In 1891, an Indian prince sent his beloved in London, a Valentine card set in carved ivory surrounded by diamonds. It cost him £250,000. In 2007 a love-struck CEO brought his Valentine a Sabbia Rosa cashmere and silk robe for $3230. This year you could fly her to the Taj Lake Palace hotel in Udaipur and spend two nights at the Royal Suite for $2,500.
Or you could present her cymbidium flowers nicely arranged in a ribbed vase from IK. The tag is Rs 1,71,500—Rs 1 lakh for the vase and Rs 1,500 per flower. You could also gift her a Tag Heuer Aquaracer Lady Watches for Rs 1,05,000.
Well, besides being blind, love can also be illogical. The power of reasoning is proportionate to the spending power of the love-struck.
And for luxury brands it means big business. Brands such as Christian Dior, Hugo Boss, Swarovski and Gucci have unveiled special Valentine collections.
Manishi Sanwal, general manager, Jewellery and Watches, LVMH India says, “Valentine sales account for nearly 10-12% of business share for a luxury brand. It is a heavy buying festival that has seen a significant jump over the past 4-5 years.”
While flowers and jewellery remain the most preferred gift items, the demand for “something different” is growing. It could be a Leiber ring purse for $1,895, an IK rose flower dipped in gold for Rs 1, 300 or a romantic spa package at Galaxy Hotel for Rs 12,500.
Hugo Boss has a special gift hamper for men that includes sterling silver cufflinks, an exquisite silk tie, a calfskin belt, wallet and a key chain), with a tag of over Rs 12,000. Says Harish Chandra, brand manager, Hugo Boss, India, “Accessories are a popular buy as they are compact.”
According to the US’ National Retail Federation (NRF), Americans plan to spend a staggering $17.02 billion this year on Valentine’s Day. Jim Trippon, an authority on the money habits of self-made millionaires in the US says that this year’s day of love will cost the average consumer $1,300.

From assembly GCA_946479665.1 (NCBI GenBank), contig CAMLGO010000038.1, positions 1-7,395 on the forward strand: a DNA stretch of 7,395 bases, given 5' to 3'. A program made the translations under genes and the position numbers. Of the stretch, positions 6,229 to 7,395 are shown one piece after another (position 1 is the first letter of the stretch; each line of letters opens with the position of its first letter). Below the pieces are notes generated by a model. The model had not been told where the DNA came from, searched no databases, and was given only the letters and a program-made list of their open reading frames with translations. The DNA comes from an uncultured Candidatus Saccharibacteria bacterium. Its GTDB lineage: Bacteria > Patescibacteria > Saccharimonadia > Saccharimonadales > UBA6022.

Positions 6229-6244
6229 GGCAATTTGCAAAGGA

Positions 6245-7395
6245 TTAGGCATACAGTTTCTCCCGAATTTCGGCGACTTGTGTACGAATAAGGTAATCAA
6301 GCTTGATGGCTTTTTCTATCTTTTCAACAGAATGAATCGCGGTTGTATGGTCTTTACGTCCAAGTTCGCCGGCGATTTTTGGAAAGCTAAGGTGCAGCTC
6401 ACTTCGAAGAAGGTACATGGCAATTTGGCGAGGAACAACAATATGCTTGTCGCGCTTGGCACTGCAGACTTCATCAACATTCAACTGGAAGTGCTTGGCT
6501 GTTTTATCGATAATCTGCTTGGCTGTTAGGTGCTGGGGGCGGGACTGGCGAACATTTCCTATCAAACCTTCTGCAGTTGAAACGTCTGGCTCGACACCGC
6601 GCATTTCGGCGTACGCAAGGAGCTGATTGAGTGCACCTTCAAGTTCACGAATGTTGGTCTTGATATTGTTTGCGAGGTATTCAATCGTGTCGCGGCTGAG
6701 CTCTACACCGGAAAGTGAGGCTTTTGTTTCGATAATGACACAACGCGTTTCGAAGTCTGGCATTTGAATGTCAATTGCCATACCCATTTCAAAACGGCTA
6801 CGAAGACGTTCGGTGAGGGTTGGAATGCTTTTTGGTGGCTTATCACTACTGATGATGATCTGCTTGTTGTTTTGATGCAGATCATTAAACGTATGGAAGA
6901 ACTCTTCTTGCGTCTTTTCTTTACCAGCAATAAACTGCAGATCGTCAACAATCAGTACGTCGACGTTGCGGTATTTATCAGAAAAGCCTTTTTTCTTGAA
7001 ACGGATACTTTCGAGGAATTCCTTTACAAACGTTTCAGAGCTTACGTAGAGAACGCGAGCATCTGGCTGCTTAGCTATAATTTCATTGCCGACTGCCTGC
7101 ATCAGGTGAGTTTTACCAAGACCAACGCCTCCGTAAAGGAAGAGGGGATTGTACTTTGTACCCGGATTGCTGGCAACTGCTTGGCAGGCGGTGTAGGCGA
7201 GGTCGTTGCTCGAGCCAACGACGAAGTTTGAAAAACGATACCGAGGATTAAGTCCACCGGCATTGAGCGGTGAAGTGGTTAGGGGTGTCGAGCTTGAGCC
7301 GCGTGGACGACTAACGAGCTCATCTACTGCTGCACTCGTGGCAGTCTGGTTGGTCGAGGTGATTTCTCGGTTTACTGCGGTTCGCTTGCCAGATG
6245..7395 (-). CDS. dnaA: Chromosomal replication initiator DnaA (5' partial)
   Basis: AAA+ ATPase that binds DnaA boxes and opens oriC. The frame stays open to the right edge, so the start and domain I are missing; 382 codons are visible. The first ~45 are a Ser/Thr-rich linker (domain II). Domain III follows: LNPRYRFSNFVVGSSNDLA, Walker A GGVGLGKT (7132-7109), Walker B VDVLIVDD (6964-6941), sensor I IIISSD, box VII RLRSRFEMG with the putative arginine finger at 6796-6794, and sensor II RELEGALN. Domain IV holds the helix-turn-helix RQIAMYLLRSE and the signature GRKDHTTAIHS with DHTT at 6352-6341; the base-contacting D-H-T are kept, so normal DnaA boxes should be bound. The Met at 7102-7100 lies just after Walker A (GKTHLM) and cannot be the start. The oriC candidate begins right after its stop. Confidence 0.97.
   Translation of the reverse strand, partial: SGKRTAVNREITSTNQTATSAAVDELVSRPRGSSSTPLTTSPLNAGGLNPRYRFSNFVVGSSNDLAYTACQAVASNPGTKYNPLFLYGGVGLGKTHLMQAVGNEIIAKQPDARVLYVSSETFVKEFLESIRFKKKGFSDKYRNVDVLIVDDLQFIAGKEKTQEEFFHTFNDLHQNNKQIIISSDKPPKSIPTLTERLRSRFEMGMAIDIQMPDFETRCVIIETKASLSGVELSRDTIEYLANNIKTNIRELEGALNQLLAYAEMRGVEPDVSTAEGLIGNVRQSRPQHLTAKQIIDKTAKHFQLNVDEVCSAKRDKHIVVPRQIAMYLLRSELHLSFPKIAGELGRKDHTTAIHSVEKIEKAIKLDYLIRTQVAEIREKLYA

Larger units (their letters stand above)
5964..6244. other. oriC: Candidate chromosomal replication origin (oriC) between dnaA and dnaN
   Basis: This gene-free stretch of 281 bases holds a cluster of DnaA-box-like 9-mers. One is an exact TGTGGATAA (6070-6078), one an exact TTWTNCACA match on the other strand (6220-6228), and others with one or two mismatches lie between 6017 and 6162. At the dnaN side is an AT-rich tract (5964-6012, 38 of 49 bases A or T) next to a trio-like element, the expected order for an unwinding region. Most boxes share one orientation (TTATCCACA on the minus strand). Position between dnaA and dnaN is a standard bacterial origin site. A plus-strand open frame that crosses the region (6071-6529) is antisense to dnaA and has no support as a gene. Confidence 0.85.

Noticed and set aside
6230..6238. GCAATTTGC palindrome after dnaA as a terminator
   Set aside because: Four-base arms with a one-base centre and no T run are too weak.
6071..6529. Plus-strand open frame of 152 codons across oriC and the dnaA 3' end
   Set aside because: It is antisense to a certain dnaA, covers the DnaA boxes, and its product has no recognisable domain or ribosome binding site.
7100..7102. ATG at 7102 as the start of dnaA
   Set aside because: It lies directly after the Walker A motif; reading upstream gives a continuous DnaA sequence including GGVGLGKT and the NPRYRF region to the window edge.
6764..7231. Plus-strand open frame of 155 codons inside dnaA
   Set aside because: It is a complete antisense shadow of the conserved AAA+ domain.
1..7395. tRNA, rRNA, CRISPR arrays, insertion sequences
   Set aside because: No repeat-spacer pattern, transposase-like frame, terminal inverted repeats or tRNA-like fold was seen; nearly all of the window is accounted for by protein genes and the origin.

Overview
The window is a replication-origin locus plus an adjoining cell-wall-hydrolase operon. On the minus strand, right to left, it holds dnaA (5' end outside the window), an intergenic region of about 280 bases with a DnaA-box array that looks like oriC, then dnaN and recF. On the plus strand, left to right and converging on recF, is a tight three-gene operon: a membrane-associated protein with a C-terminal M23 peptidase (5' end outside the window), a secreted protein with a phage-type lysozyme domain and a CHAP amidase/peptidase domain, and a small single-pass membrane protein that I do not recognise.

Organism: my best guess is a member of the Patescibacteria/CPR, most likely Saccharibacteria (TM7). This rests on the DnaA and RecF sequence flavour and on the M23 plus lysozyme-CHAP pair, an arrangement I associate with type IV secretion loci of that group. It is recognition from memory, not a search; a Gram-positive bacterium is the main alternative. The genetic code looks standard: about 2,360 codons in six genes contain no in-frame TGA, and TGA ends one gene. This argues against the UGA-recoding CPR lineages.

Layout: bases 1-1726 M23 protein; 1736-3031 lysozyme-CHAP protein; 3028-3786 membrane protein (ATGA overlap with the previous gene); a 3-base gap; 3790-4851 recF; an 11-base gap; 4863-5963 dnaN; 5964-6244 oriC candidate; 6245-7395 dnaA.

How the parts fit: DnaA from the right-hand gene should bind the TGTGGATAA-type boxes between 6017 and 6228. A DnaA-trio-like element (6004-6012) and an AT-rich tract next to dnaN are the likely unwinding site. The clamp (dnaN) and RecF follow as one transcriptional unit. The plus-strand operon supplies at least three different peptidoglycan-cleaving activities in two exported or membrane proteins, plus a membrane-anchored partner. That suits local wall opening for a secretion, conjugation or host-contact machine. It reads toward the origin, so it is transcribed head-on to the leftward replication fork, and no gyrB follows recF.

Closer home, the numbers are equally impressive. According to the Retailers’ Association of India (RAI), the total spent on Valentine’s Day gifts last year was about Rs 12 billion ($270 million).
According to Gibson Vedamani, CEO of RAI, the marketing and merchandising power of romance has grown exponentially over the last few years. "Valentine’s Day in India has been assuming greater significance with every passing year. In 2007, the occasion accounted for Rs 1,200 crore ($272 million) in product sales." He says about 30% of the total spend, Rs 360 crore, is estimated to have been spent on jewellery of various kinds.
“The occasion which started with hearts has now transformed with the evolving preference of the consumer. The trend is towards gifting items with an eye on contemporary design and high usability,” says Deepak Whorra of Episode, the lifestyle store.
He is expecting at least a 50% growth over the last year Valentine’s season. Karishma Manga, marketing head, Dior watches, India, says “We expect 20-25% in sales this month. Valentine’s Day is among the top four festivities in the country. Dior has come out with a Christal Red Sapphire 38 mm limited-edition chronograph with 307 glittering diamonds!
Source: Economic Times